Name Open Transport
Source World Bank
Hyperlink to Source
Description Open Transport empowers resource-constrained transport agencies to collect high-quality transport data with minimal eff ort and cost, as well as to conduct robust data analyses with minimal formal training in transport engineering and planning. Open Transport defines the next-generation of tools and methodologies for managing and planning transport systems in resource-constrained environments. Open Transport is defined by three principles: Open data standards are freely and publically available, with no required use agremeements (e.g., .xml, .csv, .html, .png). Open source software features universal access and redistribution on rights. via free licenses to a product’s design, code, or blueprint. Open data refers to data that anyone is free to use, reuse and reattribute -- subject only, at most, to the requirement to attribute the data source.
Long description
Lead Institution World Bank
Logo of lead Institution Logo institution
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Info link
Implementation link
Case study link
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Type Framework
Potential for reuse High
Open source No
Open Source URL
Data Input Formats
Data Output Formats
Maintenance Requirements
Plug & Play No
Outputs compatible with indicators from Official Statistics Partly
Status Pilot
Country use cases
Target Groups
Statistical Institute
Other Government Agencies
Civil Society Organizations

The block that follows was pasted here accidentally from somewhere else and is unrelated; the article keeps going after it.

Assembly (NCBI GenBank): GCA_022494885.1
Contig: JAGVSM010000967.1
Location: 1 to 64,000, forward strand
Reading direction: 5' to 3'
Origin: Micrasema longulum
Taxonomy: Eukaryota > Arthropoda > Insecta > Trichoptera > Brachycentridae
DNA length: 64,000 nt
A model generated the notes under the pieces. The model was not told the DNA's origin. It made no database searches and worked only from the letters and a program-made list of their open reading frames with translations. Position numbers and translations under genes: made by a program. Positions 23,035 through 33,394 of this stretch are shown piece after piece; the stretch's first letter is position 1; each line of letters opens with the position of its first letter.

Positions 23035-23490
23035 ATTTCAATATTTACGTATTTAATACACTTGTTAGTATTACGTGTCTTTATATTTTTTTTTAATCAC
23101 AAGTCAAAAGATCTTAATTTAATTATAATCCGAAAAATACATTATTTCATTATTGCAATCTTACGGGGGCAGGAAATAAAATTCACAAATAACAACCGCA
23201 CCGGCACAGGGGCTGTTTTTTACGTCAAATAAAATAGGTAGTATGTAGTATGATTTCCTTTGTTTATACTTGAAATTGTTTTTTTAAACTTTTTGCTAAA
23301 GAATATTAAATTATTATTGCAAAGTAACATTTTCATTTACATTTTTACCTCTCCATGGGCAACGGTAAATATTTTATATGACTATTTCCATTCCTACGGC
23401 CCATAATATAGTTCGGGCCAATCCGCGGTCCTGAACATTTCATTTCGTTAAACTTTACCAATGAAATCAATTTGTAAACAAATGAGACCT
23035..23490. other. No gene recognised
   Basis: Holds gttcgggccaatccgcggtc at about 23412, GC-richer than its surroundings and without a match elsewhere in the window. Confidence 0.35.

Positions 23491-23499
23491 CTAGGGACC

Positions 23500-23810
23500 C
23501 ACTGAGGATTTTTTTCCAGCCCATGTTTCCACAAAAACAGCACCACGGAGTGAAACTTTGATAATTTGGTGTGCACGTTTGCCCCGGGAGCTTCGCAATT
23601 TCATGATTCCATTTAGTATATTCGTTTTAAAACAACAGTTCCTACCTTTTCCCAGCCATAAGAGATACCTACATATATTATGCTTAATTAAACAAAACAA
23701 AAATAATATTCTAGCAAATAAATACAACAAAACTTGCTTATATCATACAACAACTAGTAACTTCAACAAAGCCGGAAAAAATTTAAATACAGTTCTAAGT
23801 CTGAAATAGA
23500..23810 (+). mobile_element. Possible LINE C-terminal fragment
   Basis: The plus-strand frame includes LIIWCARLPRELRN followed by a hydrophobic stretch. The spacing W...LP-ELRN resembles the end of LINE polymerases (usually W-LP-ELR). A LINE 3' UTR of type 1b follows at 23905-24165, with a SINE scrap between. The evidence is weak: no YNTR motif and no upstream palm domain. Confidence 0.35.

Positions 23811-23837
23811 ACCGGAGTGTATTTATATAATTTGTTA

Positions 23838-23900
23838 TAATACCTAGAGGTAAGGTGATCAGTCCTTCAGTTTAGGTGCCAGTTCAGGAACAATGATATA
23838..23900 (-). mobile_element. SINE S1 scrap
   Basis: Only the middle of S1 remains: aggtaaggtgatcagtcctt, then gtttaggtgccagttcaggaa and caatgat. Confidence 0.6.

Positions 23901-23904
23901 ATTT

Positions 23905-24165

Sectors where the innovation can be applied
  • Infrastructure
  • Areas of technological innovation
  • Log Data
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  • Mobile Data Collection
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  • Web Scraping
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  • Real Time Data
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  • Social Media Data
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  • Technical Infrastructure
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  • Visual Analytics
  • Areas of management practice innovations
    Data Management
    Skills Development
    Areas of institutional process innovations
    Case Study URL with Public Sector Participation
    Case Study Description Since the 1970s, five separate agencies have supervised this network, grouped under SETRAVI, Mexico City’s public transit authority. And although each agency has made attempts to collect and store data on passenger counts, route licenses, travel times, and stop locations, these data have never been assembled in one place. GTFS, created in 2005 by Google and the US city of Portland, Oregon., is an open standard that can be shared and used by anyone. It enables the collection, storage, publication and updating of information on transit routes, times, stops and other important public transport data. In November 2012, the Bank’s Latin America and Caribbean Transport Unit—with support from the Energy Sector Management Assistance Program (ESMAP)—began providing SETRAVI with technical assistance to develop a new digital platform to collect and manage urban transport data. This new system is built to the General Transit Feed Specification (GTFS), the de facto standard for cities in recording transit data.
    Picture describing Case Study Logo institution
    Internal Comment End to end open framework!
    Good practices displayed Yes
    Created On 2014-04-12
    Updated On 2017-07-21
    Status Published

    Comments good transport innovation!